By Eric Rinker, April 2003
The goal of this article is to impart a basic understanding of how to make changes to Sendmail on a machine running the Solaris 9 Operating System. This article is written for engineers with a reasonably good working knowledge of the standard principles of the UNIX operating system. To utilize this article, you need to know how to edit files and run programs, and you need root access.
Two categories of application deal with email: Mail User Agents (MUAs) and Mail Transfer Agents (MTAs).
Mail User Agents are applications that facilitate the creation, viewing, and disposal of email messages. Examples include mail or elm in a UNIX environment, and Eudora or Outlook in the Windows world. Netscape and Explorer are Internet browsers that can also double as MUAs.
Sendmail is one of the oldest and mostly widely used MTAs in the world. It is the default MTA for most UNIX distributions, including HP's HP-UX, IBM's AIX, and Sun Microsystems' Solaris OS. Sendmail's long life has made it complicated to configure and maintain, but it makes up for its drawbacks with its ability to do just about anything.
First appearing over 30 years ago, Sendmail has evolved into a robust, feature-rich method for transporting electronic mail from one location to another. Originally designed at a time when hard drives the size of washing machines supplied 64 kilobytes of usable storage, Sendmail used every trick in the book to conserve space. To make everything short and to the point, the Sendmail configuration file used such cryptic parameters as "Fw" for "Domains we receive mail for" and "DH" for "Who gets all local email." While there is a method to the madness, it is not readily apparent to the novice user. For backwards compatibility, these cryptic parameters are still present in the configuration file of today's Sendmail versions.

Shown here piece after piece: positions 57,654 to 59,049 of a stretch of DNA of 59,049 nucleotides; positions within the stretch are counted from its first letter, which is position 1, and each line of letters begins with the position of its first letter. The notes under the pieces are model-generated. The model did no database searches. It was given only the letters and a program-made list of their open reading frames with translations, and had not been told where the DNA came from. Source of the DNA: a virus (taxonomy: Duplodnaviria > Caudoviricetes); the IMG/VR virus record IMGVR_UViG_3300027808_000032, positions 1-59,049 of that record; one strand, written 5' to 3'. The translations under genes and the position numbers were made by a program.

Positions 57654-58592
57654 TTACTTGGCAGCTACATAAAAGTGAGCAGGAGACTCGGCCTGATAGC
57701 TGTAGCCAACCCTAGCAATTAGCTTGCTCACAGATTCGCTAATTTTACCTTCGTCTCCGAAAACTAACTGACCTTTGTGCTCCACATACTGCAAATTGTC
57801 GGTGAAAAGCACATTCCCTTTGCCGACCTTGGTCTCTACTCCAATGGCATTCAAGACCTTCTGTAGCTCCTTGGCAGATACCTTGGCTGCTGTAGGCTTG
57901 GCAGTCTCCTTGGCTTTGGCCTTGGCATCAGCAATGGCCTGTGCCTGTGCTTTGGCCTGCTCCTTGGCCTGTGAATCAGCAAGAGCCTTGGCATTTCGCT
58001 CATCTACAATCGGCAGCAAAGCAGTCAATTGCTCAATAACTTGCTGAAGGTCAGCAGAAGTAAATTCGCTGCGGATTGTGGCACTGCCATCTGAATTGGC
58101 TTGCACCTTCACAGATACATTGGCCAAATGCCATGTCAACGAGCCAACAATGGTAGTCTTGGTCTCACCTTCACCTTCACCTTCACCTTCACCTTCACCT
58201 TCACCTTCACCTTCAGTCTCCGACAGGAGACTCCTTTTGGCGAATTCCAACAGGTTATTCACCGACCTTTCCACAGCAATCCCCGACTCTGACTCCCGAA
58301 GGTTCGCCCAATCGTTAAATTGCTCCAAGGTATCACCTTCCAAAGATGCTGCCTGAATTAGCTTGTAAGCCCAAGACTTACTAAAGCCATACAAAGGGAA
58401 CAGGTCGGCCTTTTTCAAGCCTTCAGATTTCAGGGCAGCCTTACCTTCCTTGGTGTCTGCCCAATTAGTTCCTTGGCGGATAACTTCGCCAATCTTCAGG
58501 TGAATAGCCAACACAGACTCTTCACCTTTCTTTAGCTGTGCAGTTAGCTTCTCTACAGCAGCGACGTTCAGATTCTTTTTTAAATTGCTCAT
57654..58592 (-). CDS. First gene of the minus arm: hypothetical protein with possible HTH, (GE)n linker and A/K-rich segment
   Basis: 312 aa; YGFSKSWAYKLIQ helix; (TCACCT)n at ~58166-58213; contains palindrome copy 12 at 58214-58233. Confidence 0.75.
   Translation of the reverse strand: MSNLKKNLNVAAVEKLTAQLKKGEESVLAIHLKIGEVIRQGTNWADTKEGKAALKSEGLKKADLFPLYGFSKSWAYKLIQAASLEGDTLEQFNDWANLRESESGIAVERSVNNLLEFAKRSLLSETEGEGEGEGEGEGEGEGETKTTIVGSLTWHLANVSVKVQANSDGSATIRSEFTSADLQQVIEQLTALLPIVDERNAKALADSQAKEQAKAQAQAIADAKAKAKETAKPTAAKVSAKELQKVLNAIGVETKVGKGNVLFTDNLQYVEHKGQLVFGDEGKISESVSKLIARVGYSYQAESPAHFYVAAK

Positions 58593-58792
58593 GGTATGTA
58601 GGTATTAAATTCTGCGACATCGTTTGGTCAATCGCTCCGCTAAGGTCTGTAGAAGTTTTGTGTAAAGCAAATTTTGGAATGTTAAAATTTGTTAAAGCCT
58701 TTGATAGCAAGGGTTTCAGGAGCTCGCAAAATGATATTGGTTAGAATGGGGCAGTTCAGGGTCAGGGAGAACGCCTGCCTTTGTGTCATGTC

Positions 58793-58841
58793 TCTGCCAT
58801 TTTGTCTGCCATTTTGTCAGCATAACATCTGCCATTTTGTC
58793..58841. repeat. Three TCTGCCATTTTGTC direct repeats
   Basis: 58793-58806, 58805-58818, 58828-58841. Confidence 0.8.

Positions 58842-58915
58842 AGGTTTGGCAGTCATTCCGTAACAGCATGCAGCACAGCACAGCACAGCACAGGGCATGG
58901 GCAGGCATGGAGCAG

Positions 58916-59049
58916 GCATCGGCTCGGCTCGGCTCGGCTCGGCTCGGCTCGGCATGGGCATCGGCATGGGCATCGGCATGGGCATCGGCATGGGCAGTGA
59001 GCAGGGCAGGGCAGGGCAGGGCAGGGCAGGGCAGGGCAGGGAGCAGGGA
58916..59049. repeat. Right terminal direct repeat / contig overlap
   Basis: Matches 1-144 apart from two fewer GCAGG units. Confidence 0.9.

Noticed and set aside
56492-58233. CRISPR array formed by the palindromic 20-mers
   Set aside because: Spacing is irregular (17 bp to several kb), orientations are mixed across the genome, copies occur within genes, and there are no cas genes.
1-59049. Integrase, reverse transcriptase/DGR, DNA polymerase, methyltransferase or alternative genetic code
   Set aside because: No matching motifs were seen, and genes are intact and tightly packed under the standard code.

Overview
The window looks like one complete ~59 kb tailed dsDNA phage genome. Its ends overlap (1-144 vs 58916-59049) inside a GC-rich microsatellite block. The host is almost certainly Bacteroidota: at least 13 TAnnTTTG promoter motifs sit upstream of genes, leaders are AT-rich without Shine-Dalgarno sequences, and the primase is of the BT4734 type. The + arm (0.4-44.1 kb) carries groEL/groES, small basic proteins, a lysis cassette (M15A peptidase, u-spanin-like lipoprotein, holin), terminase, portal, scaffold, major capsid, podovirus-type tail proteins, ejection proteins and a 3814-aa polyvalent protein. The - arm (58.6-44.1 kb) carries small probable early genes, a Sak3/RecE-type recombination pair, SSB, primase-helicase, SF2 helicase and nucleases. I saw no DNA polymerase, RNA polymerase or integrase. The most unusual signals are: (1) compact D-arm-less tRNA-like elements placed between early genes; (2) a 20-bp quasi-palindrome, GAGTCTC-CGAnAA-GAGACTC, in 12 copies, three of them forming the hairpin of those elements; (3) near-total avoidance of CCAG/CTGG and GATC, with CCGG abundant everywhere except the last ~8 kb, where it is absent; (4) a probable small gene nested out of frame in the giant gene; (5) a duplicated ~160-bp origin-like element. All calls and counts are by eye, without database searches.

Over the years, as features were added to Sendmail, the configuration process became more and more complicated. To make it more administrator-friendly, Sendmail uses a m4-based compilation and configuration model. This layer between the administrator and the build and configuration process makes Sendmail easier to set up and maintain without requiring upgrades of older programs to handle new interaction methods.
This document couldn't possibly cover everything there is to know about Sendmail without being hundreds of pages long, and a bore to read. Instead, we focus on three commonly seen configurations: Mail Server, Incoming Relay, and Outgoing Only.
When modifying the behavior of Sendmail, the
/etc/mail/sendmail.cf file is not directly altered. Instead, a
.mc file is altered and run through the m4 macro processor. Some example
.mc files are in
main.mcis the default setup system.
submit.mcconfigures Sendmail as an initial mail submission program.
subsidiary.mcrelays all mail on this system through another machine before the mail goes to its destination.
For our examples, we will copy the
main.mc file to
new.mc and make our modifications like so:
cp new.cf /etc/mail/sendmail.cf
To begin with, common elements are shared in all three configurations. A minimal file contains the following:
OSTYPE(`solaris8')dnl DOMAIN(`generic')dnl MAILER(`local')dnl MAILER(`smtp')dnl
OSTYPE macro defines what system this file is on.